ISSN (Print) - 0012-9976 | ISSN (Online) - 2349-8846
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'Docile' Bodies, 'Good' Citizens or 'Agential' Subjects?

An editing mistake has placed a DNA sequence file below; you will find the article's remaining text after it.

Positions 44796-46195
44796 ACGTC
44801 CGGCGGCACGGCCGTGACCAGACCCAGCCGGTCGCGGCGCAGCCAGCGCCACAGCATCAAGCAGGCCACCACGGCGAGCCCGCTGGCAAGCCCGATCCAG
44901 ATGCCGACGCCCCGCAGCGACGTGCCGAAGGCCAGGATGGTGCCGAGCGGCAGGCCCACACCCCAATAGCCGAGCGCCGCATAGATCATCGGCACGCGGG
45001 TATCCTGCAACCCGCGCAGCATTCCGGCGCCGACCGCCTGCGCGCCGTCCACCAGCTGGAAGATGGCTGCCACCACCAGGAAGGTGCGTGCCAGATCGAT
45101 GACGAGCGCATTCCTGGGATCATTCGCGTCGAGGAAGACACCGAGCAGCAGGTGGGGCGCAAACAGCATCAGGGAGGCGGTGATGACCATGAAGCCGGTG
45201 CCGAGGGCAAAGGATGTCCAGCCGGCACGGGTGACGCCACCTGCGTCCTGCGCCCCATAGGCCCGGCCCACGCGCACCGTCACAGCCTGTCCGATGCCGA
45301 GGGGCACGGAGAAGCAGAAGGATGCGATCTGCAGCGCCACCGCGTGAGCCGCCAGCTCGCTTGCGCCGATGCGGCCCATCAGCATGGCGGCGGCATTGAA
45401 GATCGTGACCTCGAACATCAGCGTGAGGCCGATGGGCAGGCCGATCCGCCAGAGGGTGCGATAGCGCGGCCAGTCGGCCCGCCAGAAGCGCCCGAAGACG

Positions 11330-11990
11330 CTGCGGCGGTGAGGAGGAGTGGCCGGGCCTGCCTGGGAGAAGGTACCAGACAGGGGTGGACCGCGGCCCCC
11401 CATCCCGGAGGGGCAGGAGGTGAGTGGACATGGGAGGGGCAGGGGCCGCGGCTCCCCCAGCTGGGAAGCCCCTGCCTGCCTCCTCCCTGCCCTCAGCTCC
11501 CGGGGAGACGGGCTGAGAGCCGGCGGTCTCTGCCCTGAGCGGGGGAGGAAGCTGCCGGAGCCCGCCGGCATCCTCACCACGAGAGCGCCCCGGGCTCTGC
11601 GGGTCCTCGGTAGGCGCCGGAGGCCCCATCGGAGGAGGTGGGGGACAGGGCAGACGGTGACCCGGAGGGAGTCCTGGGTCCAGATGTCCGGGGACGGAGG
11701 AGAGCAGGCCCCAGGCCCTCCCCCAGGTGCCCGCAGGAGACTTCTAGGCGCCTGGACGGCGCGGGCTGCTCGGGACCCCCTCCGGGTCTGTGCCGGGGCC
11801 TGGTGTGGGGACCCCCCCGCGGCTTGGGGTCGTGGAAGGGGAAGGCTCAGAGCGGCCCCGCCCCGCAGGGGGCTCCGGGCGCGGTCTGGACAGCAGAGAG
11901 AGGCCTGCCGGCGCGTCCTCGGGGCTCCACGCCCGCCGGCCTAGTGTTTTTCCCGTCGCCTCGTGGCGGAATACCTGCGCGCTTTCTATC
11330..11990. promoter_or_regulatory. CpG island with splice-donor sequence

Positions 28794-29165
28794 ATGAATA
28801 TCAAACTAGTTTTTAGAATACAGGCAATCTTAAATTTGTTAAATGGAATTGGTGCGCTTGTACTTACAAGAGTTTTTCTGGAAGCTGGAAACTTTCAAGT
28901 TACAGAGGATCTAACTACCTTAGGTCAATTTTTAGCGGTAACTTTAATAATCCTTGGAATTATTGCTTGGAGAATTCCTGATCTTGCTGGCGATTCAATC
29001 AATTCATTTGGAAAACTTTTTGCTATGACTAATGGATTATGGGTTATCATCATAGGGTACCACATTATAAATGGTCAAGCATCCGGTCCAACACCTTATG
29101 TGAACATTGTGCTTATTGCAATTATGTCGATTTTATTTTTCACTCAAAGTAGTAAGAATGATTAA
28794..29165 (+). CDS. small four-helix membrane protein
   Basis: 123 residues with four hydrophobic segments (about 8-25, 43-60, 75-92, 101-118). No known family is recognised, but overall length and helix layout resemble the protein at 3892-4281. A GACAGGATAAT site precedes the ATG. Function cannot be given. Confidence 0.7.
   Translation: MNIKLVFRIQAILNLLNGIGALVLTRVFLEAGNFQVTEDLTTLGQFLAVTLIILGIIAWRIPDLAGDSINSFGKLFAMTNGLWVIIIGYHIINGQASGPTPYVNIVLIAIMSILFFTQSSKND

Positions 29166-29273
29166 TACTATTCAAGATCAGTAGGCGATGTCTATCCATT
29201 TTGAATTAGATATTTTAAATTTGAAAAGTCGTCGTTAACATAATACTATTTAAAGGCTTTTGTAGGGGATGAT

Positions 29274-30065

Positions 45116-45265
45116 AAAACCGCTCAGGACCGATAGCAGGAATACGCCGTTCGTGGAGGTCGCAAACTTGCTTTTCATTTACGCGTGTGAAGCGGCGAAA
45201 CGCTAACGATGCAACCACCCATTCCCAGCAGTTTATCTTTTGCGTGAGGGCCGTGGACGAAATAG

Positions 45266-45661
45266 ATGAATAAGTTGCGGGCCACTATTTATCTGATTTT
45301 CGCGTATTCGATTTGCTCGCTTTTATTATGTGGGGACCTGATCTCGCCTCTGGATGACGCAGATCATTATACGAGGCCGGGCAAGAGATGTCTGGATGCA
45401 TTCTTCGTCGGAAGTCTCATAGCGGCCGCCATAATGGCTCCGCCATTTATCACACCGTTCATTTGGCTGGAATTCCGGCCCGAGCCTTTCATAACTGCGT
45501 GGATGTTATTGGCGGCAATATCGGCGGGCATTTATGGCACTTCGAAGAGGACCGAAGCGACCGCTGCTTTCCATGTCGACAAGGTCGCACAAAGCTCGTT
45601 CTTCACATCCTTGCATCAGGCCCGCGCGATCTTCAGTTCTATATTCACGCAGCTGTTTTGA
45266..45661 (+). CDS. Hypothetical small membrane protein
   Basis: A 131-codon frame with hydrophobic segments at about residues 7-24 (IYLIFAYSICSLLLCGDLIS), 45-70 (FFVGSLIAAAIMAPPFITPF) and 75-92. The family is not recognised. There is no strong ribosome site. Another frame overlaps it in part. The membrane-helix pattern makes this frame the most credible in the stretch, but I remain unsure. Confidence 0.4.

Pedagogy has a crucial role in constructions of the self and the "good" or the "ideal" citizen. Civic education in schools seeks to build up notions of the good citizen, by outlining "ideal" norms of behaviour, for instance, towards parents, elders, the government, as also the nation. But the human subject is not always a passive recipient of pedagogic formulations. Rather as this article that bases itself on student responses in a test school in Delhi, establishes, students negotiate established pedagogy and received wisdom in a variety of ways. Their understanding of issues of citizenship is arrived at not merely through textbook instruction, but their reception to the very manner of this instruction that is exam-oriented, in their interactions with friends, peers and family as well as information received and interpreted through a variety of other sources. The article argues that to move beyond mere subjecthood and towards ensuring an individual's "agency" in the creation of "good" citizenship, pedagogy has to engage and debate widely with these varied sites of interaction.



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